False Accusations of Sexual Assault in the Military & Why Are They So Common?
Overview of criminal trial exhibits:
In most cases, trial advocates will consider whether to utilize exhibits to prove a case at trial. The exhibits may be actual objects or documents that are factual and probative (murder weapon, forged check, written/recorded admission) or demonstrative (charts, diagrams, models) that may have little or no intrinsic probative value. The former are essential for trial while the latter are helpful but not necessarily essential to prove the case.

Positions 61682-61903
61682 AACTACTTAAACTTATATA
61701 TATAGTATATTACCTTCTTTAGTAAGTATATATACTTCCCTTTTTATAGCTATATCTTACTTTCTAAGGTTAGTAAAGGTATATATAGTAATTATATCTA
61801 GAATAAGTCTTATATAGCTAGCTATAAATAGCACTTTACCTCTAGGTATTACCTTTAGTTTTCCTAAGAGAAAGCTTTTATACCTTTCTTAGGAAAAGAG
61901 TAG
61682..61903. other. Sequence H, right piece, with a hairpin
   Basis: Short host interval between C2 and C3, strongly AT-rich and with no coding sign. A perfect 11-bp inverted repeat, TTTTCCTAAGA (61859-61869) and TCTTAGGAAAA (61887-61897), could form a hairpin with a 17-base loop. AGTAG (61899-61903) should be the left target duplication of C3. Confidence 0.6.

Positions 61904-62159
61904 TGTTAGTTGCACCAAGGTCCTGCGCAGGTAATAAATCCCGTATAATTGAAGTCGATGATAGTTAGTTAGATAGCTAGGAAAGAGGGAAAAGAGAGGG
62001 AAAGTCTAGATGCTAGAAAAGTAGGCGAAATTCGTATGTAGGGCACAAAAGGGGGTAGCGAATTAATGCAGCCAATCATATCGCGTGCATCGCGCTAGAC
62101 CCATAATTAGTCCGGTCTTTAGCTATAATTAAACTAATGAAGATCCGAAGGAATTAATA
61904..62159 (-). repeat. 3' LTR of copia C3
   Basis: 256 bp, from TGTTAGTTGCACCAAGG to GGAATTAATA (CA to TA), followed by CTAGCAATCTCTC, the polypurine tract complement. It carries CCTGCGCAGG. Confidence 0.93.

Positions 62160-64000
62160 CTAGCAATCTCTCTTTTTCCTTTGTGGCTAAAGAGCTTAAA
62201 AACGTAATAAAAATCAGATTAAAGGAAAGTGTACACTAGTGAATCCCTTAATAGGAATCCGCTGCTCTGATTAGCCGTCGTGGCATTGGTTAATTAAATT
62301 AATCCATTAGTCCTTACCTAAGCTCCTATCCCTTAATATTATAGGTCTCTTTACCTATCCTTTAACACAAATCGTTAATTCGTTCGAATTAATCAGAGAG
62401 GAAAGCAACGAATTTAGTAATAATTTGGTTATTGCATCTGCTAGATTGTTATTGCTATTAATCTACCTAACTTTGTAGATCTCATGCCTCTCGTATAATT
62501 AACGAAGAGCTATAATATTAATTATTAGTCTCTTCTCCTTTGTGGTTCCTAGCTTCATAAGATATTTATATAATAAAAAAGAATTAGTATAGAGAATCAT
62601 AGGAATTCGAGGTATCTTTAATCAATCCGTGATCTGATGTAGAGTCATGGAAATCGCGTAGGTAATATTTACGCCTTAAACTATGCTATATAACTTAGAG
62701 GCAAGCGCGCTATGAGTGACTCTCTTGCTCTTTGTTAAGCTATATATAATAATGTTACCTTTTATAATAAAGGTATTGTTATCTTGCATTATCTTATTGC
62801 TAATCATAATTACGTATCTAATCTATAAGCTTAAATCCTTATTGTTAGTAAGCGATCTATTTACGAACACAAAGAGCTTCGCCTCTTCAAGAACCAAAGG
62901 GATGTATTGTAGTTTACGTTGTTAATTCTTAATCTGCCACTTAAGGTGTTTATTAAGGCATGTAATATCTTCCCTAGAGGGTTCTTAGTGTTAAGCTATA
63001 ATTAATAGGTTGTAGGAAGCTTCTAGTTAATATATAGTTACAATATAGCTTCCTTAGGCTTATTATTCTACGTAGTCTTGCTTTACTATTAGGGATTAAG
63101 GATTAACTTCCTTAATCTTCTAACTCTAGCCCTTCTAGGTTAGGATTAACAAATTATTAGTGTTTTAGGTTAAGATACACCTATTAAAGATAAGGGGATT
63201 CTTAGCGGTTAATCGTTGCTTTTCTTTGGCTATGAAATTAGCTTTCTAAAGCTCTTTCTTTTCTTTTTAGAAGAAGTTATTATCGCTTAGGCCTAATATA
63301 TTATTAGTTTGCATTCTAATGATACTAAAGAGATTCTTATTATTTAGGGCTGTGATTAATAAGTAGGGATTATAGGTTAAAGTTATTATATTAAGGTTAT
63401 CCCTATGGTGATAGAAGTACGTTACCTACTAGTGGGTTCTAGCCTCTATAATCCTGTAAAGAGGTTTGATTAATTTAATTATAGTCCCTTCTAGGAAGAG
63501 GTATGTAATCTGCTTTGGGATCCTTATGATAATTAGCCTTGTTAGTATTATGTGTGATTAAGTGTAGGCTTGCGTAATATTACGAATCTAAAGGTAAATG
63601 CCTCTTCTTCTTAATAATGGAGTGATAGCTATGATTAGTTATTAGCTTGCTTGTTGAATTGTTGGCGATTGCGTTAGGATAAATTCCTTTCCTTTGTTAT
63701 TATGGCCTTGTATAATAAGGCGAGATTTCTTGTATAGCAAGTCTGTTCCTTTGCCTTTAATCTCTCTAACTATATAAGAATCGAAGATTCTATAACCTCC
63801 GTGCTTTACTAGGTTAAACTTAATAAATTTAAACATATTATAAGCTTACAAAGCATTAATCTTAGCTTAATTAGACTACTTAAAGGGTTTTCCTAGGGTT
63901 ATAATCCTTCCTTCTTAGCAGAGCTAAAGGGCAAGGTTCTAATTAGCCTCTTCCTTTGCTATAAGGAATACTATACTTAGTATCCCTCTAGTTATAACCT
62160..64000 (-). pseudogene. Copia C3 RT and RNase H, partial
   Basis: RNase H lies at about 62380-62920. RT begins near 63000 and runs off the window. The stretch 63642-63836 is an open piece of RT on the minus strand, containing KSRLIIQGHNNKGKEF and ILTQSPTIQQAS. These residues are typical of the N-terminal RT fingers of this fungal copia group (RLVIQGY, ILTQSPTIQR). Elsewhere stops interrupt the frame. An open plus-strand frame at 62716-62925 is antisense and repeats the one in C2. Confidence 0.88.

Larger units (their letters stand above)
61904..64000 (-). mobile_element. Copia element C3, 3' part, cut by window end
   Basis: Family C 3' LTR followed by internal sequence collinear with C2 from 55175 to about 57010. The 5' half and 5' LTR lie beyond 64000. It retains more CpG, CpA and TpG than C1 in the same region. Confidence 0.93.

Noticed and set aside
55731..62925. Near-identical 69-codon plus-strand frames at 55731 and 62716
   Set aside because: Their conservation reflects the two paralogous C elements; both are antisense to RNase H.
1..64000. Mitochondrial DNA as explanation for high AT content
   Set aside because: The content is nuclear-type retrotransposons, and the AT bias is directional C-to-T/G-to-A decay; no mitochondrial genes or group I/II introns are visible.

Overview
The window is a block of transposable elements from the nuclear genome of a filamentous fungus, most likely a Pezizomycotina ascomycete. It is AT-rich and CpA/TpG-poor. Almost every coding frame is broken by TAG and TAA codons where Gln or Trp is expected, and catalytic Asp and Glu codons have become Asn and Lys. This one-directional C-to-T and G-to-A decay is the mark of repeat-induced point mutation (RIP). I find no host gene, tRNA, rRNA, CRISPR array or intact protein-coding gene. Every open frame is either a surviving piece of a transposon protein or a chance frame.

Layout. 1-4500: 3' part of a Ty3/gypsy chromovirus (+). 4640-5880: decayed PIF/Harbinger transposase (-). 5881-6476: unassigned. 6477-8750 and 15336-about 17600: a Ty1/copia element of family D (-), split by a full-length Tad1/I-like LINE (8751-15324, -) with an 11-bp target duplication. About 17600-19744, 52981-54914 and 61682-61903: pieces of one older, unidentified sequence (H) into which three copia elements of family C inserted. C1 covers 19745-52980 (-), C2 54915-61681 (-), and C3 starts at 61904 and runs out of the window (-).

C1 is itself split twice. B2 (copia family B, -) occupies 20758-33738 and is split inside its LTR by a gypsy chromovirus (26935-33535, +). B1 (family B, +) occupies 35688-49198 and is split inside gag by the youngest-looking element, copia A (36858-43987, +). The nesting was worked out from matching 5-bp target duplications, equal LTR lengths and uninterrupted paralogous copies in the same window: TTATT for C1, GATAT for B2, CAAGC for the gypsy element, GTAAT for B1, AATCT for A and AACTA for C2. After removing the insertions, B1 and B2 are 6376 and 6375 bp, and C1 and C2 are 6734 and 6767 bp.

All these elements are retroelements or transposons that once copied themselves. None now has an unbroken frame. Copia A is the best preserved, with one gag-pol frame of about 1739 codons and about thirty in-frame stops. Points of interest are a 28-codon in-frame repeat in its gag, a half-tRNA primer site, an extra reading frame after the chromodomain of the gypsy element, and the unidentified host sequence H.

It is always helpful and even necessary for the trial advocate, especially Trial Counsel, to identify and inspect all possible exhibits that may be used at trial when meeting with witnesses pre-trial. This is especially helpful when, for example, trial counsel is meeting with all possible law enforcement witnesses to determine which witnesses are necessary to identify the exhibit, foundation, chain of custody, and in that matter help determine which witnesses are essential for trial. In addition, it is always helpful to mark the evidence/exhibits at this stage particularly when determining the number or letter sequence of the exhibits for trial to demonstrate a logical presentation (e.g., chronological).